On Question, amendment agreed to.

5.30 p.m.

Baroness Hollis of Heigham moved Amendments Nos. 121 to 128:


Page 115, line 34, leave out (“adjudication officer") and insert (“Secretary of State")
Page 116, line 6, leave out (“an adjudication officer") and insert (“the Secretary of State")
Page 116, line 13, leave out (“referred to in subsection (2)(a) above") and insert (“to whom subsection (2)(a) above applies")

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Page 116, line 29, leave out (“he has failed to complete a course of training") and insert (“the condition in section 17(3)(b) or (c) is established")
Page 118, line 48, leave out (“for")
Page 119, line 9, leave out (“for")
Page 119, line 17, leave out from beginning to (“(interpretation") in line 18 and insert (“In section 39(1) of the Social Security Act 1998")
Page 119, line 23, leave out sub-paragraph (3)

On Question, amendments agreed to.

Clause 56 [Special schemes for claimants for jobseeker's allowance]:

Baroness Hollis of Heigham moved Amendment No. 129:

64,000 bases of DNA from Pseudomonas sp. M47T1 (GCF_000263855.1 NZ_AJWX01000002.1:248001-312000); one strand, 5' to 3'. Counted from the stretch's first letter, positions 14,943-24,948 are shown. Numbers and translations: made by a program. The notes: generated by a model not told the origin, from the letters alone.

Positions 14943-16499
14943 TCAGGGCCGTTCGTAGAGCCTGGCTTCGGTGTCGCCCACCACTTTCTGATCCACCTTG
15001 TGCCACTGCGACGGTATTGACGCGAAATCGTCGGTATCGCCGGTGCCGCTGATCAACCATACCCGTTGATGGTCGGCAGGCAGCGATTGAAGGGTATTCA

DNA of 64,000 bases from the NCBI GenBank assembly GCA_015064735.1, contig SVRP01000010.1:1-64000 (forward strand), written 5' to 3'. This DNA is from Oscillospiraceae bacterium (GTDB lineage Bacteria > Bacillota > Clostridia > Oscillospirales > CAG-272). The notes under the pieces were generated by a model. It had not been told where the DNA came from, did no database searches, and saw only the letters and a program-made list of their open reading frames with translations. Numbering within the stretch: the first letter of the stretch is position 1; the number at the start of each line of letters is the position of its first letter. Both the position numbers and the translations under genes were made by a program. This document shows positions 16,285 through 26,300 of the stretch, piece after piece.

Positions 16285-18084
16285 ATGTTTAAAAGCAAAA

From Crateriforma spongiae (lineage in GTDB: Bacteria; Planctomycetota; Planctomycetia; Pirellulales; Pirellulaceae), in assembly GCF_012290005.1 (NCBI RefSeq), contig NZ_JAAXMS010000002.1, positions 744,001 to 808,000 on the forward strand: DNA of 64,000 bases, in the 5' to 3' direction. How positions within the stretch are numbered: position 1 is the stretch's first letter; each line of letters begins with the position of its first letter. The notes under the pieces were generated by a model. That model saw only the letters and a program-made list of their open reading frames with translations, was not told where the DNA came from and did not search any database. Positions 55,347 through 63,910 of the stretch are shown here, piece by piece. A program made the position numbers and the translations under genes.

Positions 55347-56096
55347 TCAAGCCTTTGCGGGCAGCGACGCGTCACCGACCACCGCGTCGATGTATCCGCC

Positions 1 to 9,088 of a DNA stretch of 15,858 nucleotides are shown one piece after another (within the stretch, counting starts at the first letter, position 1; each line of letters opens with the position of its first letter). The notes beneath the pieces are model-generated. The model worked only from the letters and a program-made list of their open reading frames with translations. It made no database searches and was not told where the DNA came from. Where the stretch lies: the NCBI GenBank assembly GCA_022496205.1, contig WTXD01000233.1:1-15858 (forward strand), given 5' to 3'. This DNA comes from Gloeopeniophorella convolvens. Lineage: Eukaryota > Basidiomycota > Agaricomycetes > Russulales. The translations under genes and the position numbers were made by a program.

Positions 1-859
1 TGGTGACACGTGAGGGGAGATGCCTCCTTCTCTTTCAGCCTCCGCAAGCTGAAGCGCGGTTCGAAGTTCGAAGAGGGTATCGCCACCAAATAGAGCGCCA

Page 64, line 36, at end insert--


    (“(5A) For the purposes of, or in connection with, a scheme established for (or for an area which includes) Wales or a part of Wales, the National Assembly for Wales may, if it considers that facilities whose provision any person (including the Secretary of State) is undertaking under arrangements within subsection (5)(a) or (b) are capable of being supportive of the training of persons for employment, make such payments to that person as the Assembly considers appropriate; and any such payments--


(a) may be by way of fees, grants, loans or otherwise, and
(b) may, unless the Assembly otherwise specifies, be used by the person to whom they are made for the provision of any of the facilities provided under the arrangements.")